Christ. The second half of the year is sometimes called "ordinary time." There are no great celebrations of God's mighty acts (such as Christmas or Easter); 
instead this is a time to reflect on God's goodness and to grow in our faith.
     This time has also been called the "long green season" after the color used for the altar and pulpit hangings, as well as seasonal banners. The many shades of 
green, from the pale yellow green of just budding leaves to the deeper green of mature plants, suggest the many stages of growth in our Christian life.
     Although there are no major church festivals during this season, Gloria Dei celebrates two special occasions. On the third Sunday in July we join with the 
Duluth-Superior community to celebrate Lake Superior Sunday. This is a time to rejoice in God's gift of water and to recommit ourselves to the care of all God's 
creation.
     During the August weekend of the Blues Fest, Gloria Dei's Sunday service features blues music--a celebration of the wide variety of music through which we 
worship God.
AUTUMN: Season of Endings
     The long green season of growth that began with Pentecost continues into the autumn, now focusing even more on growth in discipleship. Educational 
opportunities have resumed and Sunday worship includes some special occasions and festivals:
+Blessing of the Animals on a Sunday near October 4, the day of commemoration of St. Francis of Assisi
+Service of Healing on a Sunday near October 18, the Feast of St. Luke 
+Reformation Sunday, remembering both our Lutheran heritage and the church’s need for continual reform
+All Saints Sunday, remembering those who have died
     November is also a time for giving thanks and for committing ourselves to the faithful stewardship of all God has given us.
      As the leaves fall and the days shorten, the church year moves from ordinary-time to end-time. The liturgical color is still green, but it becomes richer and 
darker, accented by the golds, deep reds, and even dark purples that characterize this time of year in the northern hemisphere.
     On the final Sunday of the church year we celebrate the festival of Christ the King and we shift our focus from Christ’s work to Christ’s return.
Seasons at Gloria Dei
      One of the best kept secrets in Evangelical Lutheran Worship can be found inside the back cover of this hymnal.  There you will find a clear plastic sleeve,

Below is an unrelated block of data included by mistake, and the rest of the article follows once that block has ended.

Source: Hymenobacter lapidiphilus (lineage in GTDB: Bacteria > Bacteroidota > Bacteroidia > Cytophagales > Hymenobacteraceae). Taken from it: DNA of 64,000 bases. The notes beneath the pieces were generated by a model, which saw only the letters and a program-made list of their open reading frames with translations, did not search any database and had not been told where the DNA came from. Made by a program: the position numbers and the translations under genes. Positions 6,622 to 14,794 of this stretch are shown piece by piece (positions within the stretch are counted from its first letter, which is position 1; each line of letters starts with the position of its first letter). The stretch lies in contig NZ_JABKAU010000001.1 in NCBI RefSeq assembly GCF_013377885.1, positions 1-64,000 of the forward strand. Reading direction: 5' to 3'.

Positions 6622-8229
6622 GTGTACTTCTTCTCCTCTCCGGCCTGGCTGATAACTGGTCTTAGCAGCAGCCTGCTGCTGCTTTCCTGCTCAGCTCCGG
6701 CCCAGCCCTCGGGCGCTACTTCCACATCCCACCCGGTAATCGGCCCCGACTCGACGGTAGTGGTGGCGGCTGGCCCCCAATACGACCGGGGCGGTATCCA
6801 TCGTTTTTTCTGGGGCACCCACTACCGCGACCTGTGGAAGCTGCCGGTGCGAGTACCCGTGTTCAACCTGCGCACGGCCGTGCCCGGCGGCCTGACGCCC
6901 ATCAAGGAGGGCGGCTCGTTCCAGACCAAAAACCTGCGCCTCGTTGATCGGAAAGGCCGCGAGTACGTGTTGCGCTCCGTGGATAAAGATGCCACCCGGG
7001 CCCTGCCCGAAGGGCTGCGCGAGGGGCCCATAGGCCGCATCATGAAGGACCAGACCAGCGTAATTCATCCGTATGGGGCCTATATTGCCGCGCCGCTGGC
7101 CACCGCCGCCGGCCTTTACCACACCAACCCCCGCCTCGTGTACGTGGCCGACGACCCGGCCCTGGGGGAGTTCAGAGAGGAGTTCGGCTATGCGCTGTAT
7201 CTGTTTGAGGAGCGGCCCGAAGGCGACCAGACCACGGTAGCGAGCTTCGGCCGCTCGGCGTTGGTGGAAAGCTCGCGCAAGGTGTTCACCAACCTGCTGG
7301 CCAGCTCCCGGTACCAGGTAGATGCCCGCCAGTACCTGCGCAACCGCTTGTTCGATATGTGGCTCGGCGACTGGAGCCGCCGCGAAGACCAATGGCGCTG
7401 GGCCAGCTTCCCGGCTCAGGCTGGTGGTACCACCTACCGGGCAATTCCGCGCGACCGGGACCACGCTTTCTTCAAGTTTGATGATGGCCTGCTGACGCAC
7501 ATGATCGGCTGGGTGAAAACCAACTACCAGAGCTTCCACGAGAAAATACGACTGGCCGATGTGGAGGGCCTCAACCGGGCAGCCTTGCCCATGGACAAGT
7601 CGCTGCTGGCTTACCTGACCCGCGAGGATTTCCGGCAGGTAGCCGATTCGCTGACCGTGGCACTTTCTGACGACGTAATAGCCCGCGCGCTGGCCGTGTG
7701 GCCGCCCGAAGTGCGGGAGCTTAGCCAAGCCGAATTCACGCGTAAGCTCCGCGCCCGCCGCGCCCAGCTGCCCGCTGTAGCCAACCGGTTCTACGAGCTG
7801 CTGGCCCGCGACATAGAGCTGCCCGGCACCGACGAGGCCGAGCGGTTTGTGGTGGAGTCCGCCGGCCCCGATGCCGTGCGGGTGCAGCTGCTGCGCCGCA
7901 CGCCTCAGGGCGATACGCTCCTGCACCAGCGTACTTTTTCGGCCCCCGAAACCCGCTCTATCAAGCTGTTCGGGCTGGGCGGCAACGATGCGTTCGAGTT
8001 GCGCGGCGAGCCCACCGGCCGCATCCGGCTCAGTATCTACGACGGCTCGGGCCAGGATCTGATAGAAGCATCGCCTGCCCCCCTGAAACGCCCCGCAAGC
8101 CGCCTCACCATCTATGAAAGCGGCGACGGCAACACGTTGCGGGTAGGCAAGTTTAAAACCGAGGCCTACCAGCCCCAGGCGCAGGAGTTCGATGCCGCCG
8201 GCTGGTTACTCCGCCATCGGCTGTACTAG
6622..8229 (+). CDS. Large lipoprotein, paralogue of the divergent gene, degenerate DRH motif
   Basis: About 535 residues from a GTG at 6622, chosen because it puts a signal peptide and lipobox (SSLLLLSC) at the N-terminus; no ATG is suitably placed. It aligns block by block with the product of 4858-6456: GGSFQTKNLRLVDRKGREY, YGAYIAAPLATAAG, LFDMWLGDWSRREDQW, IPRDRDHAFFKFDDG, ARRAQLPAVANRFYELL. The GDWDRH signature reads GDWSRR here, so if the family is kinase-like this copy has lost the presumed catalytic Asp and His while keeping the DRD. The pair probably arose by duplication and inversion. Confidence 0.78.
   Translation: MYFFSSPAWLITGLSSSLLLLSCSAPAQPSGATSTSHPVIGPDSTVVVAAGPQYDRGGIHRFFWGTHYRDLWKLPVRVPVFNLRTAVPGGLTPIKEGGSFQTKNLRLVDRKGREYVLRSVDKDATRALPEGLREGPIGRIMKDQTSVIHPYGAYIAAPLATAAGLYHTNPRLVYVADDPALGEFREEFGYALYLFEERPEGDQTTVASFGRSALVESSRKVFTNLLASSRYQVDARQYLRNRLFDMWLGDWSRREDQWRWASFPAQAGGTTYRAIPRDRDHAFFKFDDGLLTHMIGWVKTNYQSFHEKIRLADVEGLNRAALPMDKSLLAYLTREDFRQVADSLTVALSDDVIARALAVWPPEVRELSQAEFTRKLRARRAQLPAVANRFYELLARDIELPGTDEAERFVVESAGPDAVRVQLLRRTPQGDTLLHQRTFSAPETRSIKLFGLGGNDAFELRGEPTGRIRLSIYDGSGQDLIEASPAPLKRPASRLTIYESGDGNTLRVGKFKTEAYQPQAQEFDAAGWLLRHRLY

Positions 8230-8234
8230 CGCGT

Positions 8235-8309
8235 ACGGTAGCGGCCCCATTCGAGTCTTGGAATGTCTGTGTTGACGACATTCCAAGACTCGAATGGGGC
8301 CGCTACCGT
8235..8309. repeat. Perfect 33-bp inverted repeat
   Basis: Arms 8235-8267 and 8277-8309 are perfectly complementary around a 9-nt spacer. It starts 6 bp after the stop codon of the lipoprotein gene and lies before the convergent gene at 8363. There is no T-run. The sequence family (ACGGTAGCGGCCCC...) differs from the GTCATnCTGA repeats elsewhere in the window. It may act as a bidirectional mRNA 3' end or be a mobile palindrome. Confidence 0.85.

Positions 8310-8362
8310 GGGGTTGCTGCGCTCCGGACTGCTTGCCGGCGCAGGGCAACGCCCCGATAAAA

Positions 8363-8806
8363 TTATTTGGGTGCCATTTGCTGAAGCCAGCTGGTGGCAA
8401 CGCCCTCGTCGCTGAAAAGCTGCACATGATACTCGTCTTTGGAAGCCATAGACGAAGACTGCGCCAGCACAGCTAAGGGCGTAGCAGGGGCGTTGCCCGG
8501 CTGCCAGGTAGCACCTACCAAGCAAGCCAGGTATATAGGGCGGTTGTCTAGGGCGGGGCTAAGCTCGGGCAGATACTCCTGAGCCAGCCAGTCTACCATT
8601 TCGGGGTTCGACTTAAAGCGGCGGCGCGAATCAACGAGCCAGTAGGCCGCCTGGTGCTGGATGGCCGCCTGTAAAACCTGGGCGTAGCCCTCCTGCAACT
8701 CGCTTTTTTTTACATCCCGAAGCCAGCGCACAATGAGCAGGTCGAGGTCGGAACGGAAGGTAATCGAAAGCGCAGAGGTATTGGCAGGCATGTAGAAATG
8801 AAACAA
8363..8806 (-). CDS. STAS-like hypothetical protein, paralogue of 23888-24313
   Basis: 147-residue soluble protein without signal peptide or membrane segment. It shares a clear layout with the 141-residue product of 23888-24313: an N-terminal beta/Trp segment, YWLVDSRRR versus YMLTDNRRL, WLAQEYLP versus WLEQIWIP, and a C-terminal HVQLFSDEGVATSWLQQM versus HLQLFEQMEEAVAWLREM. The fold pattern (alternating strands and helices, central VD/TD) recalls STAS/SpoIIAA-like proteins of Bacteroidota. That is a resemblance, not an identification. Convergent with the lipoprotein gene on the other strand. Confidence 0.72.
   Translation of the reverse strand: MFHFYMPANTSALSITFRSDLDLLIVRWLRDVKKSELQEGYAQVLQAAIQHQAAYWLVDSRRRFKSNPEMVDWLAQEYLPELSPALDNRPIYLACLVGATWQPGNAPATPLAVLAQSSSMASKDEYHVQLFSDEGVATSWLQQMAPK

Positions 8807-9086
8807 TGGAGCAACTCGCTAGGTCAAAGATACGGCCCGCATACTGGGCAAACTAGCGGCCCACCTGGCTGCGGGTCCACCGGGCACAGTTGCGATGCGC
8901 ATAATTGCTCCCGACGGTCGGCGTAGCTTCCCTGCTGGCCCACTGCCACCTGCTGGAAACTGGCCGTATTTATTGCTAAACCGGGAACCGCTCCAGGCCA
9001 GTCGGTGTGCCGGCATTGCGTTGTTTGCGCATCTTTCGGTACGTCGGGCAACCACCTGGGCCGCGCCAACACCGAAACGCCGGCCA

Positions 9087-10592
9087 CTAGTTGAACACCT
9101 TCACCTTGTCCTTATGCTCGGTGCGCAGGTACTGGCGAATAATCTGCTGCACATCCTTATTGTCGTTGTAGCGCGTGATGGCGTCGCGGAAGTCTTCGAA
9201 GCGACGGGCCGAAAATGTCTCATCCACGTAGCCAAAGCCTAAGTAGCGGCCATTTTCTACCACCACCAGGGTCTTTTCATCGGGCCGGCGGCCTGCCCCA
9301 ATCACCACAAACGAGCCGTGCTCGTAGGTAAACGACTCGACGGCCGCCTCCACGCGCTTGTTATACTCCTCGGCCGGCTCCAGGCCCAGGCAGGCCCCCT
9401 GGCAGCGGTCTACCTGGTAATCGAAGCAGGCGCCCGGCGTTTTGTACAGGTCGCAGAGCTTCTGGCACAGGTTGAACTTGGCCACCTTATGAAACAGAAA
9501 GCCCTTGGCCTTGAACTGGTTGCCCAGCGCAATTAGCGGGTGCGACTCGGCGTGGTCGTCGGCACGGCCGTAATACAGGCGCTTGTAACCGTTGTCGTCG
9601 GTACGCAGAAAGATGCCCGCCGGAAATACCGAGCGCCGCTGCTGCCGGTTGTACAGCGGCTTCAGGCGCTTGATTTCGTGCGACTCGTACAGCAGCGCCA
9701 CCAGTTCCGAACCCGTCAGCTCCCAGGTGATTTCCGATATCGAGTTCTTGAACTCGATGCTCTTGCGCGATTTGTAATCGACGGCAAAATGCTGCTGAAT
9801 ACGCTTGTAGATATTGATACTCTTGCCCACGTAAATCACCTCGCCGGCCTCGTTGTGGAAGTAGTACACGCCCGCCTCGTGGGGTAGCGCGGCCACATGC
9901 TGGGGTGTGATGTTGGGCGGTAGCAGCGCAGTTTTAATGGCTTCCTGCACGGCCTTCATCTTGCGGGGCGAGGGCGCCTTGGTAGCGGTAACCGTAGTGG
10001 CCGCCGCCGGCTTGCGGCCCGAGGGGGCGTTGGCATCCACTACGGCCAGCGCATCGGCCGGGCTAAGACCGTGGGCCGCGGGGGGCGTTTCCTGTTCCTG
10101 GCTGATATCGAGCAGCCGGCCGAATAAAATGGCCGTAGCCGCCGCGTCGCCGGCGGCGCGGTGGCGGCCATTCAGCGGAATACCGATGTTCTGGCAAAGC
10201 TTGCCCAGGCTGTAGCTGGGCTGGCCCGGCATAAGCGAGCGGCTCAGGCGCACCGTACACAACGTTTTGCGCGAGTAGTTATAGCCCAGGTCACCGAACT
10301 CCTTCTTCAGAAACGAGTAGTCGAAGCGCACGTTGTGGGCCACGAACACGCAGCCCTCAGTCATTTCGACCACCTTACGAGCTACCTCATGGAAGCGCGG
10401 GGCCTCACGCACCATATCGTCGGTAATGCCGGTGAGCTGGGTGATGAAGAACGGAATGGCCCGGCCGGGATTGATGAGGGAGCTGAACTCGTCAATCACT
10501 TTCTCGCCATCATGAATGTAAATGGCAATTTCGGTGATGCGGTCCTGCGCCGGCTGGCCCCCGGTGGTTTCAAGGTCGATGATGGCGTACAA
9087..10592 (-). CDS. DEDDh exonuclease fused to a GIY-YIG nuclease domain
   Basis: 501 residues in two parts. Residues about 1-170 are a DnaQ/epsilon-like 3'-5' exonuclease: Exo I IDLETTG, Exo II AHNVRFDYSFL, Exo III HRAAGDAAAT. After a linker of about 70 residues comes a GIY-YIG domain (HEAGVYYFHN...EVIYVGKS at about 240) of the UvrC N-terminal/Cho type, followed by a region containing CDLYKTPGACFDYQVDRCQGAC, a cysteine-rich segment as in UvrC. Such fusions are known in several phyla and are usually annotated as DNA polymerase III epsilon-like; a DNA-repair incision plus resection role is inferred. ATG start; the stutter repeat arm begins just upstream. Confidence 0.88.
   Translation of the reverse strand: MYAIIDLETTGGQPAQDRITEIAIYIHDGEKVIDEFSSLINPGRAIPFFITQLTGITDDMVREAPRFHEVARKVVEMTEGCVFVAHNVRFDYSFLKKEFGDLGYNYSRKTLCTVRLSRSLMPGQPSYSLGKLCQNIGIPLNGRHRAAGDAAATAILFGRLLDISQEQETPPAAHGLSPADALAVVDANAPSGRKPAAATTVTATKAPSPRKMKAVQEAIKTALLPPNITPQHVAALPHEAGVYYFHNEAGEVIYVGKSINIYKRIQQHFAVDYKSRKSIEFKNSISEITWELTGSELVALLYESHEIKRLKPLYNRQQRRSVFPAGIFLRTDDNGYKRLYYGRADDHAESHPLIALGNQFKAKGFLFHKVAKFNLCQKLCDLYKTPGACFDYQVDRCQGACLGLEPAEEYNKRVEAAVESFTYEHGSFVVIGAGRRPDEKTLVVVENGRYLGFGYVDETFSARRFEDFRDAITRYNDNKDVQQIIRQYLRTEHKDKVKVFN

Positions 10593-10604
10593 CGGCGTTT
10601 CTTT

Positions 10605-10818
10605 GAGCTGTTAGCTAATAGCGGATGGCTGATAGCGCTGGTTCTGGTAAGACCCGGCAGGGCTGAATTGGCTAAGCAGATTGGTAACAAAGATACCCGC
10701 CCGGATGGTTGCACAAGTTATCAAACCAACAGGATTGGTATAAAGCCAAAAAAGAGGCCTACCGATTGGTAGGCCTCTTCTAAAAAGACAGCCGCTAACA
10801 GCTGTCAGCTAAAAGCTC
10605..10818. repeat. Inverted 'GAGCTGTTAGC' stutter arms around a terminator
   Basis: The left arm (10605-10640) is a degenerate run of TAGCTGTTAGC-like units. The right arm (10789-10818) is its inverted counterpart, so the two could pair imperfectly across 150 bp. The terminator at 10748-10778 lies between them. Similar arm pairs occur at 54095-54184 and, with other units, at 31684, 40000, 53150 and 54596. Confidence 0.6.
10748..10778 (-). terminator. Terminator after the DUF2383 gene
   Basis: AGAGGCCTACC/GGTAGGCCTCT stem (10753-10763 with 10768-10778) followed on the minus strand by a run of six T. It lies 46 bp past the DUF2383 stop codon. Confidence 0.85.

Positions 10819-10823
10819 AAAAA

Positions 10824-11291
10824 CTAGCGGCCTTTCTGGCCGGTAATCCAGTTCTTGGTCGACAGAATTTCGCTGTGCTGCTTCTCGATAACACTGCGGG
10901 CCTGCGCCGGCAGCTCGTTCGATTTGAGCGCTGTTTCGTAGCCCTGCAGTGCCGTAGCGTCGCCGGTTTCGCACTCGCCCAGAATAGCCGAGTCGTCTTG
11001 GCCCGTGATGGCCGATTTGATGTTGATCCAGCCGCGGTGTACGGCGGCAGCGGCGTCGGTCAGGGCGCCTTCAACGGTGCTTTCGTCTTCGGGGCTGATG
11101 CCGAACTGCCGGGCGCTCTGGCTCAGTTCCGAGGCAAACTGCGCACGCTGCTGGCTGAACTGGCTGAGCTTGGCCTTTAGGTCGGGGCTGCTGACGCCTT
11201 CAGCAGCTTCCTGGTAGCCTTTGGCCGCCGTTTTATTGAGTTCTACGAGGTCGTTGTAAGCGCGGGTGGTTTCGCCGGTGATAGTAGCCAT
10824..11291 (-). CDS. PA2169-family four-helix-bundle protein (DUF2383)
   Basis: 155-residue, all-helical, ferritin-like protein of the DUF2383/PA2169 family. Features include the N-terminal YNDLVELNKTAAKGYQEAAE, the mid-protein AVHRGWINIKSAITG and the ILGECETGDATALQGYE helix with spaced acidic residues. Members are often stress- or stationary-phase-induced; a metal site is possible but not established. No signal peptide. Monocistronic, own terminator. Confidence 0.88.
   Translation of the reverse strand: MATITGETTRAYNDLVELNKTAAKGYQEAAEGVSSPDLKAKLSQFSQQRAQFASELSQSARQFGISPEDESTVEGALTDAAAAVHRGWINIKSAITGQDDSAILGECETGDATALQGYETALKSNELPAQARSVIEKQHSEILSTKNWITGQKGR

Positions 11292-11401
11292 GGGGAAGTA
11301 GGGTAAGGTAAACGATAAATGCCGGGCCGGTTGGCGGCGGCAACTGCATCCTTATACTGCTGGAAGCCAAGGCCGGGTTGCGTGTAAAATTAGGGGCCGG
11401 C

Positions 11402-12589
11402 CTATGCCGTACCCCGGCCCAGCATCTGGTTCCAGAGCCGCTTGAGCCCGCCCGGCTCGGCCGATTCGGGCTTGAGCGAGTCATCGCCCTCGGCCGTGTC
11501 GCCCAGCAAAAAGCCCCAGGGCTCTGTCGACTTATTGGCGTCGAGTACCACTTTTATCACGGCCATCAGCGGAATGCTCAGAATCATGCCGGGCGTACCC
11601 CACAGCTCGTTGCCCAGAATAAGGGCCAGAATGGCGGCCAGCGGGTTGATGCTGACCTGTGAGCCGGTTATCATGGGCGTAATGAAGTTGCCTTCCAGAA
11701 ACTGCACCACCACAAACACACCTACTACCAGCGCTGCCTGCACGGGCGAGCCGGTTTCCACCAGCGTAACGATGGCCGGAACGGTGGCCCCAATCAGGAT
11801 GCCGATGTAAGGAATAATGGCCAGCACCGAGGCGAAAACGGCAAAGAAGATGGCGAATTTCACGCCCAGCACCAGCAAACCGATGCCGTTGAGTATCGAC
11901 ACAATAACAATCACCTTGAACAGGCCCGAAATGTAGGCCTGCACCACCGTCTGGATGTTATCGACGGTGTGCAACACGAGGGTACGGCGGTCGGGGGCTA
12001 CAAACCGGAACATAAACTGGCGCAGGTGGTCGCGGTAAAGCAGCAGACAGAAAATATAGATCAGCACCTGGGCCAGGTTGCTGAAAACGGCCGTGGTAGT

designed as a place where a variety of information about worship can be shared.  The worship committee has placed this series of statements about celebrating 
the seasons of the church year. 
ADVENT: Season of Waiting
The church year begins with Advent, the season that slows us down and teaches us to wait. Advent means “coming” and we wait for three comings—the 
coming of Jesus in his birth at Bethlehem, the coming of God’s presence among us in worship and community, and the second coming of Christ at the end of 
time, when God’s reign will be known in all its fullness.  Blue is the color of the sky just before night ends, a promise of light about to rise, a promise we mark by 
lighting candles, one each week. 
CHRISTMAS: Season of Fulfillment
Following Advent’s night of blue, Christmas explodes in a blaze of light, flowers, color, and music. The tree is decorated with “Chrismons,” white and gold 
symbols of the savior, Jesus the Christ. Bright poinsettias are reminders of life, even in winter. The candles of the Advent wreath are joined by the Christ candle 
in the center and by the spreading candlelight that marks our Christmas Eve worship. Music and song bring joy and festivity. All we have waited for, all for which 
we have hoped, has arrived. The true light, which enlightens everyone, has come into the world (John 1:9). 
EPIPHANY: Season of Revelation
Epiphany celebrates Christ as the Light of the World. The Magi, representing all nations, came from the East, following the light of a star.   We, too, have 
a star to guide us; the Word and sacraments reveal God’s grace and mercy. We hear  scripture proclaim Jesus’ identity in his baptism at the Jordan River and 
his first miracle and we know God’s presence in baptism and communion.  The pulpit and altar hangings change from white to the green of ordinary time, a 
reminder that we carry the light of Christ into our daily lives. 
LENT: Journey of Faith